Jean-Bernard Minster wants to know how a magnitude-7.7 earthquake would affect Southern California. J. Andrew McCammon wants to find a cure for AIDS. Michael Norman wants to learn how the universe began.
All of them rely on supercomputers in their quest for answers.
Twenty years ago this Monday, the San Diego Supercomputer Center began using what was then the world’s most powerful computer. Now, its data-crunching successors worldwide are indispensable to science, engineering, business, even the war on terrorism.
Fran Berman, director of the San Diego Supercomputer Center, said one way to think about these high-end tools is to compare them to high-performance race cars.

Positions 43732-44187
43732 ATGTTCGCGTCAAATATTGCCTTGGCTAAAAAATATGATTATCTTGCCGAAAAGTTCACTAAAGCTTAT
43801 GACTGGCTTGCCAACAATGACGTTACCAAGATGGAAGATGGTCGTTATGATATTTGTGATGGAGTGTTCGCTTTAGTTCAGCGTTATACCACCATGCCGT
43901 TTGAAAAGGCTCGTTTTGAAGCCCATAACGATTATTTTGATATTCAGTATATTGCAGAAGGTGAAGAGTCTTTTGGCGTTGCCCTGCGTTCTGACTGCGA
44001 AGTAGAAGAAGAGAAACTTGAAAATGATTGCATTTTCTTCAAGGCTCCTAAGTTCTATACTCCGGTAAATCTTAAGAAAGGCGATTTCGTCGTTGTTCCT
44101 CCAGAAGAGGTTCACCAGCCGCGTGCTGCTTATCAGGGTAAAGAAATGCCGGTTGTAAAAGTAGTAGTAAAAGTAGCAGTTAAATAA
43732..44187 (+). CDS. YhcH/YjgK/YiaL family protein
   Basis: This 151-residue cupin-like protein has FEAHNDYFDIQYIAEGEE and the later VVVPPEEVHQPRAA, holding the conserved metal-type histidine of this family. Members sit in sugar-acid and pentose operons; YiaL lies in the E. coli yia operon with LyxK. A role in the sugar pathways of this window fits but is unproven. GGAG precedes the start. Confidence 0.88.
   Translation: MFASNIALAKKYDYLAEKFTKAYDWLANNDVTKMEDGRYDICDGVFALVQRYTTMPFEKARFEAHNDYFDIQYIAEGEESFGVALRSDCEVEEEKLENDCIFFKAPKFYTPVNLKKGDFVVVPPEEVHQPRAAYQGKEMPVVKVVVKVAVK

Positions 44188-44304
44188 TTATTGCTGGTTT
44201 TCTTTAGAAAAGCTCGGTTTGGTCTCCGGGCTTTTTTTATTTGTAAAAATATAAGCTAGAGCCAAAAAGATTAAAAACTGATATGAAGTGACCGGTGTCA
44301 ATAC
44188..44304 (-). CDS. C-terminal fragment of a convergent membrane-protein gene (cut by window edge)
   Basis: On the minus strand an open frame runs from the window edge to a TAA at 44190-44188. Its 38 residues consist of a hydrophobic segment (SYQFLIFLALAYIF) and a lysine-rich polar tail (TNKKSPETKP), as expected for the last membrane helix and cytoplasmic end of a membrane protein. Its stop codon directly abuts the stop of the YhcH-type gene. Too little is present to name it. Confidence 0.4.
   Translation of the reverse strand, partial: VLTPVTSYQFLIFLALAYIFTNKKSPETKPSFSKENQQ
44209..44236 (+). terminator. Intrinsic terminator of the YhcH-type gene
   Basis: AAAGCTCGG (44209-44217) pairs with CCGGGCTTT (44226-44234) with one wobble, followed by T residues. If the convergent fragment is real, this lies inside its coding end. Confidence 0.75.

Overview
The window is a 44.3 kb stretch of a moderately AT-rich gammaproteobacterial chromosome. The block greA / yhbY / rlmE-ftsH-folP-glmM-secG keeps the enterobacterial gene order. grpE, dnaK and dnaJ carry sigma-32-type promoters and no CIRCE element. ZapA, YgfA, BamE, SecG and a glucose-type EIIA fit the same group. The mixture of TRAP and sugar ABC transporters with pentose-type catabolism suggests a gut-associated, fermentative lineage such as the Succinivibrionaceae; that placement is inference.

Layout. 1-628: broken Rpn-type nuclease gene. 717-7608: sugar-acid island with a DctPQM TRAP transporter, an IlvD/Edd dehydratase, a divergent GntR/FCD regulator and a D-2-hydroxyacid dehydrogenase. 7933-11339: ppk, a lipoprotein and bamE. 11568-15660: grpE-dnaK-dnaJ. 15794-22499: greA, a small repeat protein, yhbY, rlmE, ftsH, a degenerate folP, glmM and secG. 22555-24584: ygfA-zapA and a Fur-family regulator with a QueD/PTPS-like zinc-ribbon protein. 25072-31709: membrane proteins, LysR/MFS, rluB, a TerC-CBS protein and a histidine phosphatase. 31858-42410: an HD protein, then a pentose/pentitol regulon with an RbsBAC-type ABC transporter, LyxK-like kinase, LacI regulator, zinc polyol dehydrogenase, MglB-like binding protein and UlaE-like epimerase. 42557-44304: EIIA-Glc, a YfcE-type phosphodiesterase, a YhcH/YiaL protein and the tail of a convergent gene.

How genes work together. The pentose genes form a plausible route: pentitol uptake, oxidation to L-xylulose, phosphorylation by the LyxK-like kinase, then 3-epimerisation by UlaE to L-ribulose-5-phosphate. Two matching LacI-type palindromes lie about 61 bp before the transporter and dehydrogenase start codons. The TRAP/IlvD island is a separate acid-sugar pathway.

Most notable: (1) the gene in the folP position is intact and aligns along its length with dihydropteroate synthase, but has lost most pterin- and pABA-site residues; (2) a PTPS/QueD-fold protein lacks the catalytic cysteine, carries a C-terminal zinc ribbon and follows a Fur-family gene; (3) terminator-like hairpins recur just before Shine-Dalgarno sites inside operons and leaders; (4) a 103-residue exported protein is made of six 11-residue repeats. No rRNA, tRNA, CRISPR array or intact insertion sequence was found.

“It’s not easy for you and I to buy an Indy 500 car and to maintain that,” she said. “That’s where it’s important to have government and large-scale investment in these kinds of computers. … And a real concern from the scientific community right now is that (U.S.) leadership is really falling behind.”
In November 2004, Congress passed legislation calling for an additional $165 million a year for research to develop new supercomputers. But President Bush’s fiscal 2006 budget didn’t allocate any funds. Instead, it requested budget cuts for supercomputing research at the Department of Energy.
As we reported on Wednesday, Congress restored some of that funding in the FY 06 Energy and Water Appropriations.
Anyway, the article is called “Supercomputing now indispensable” and it’s worth a read…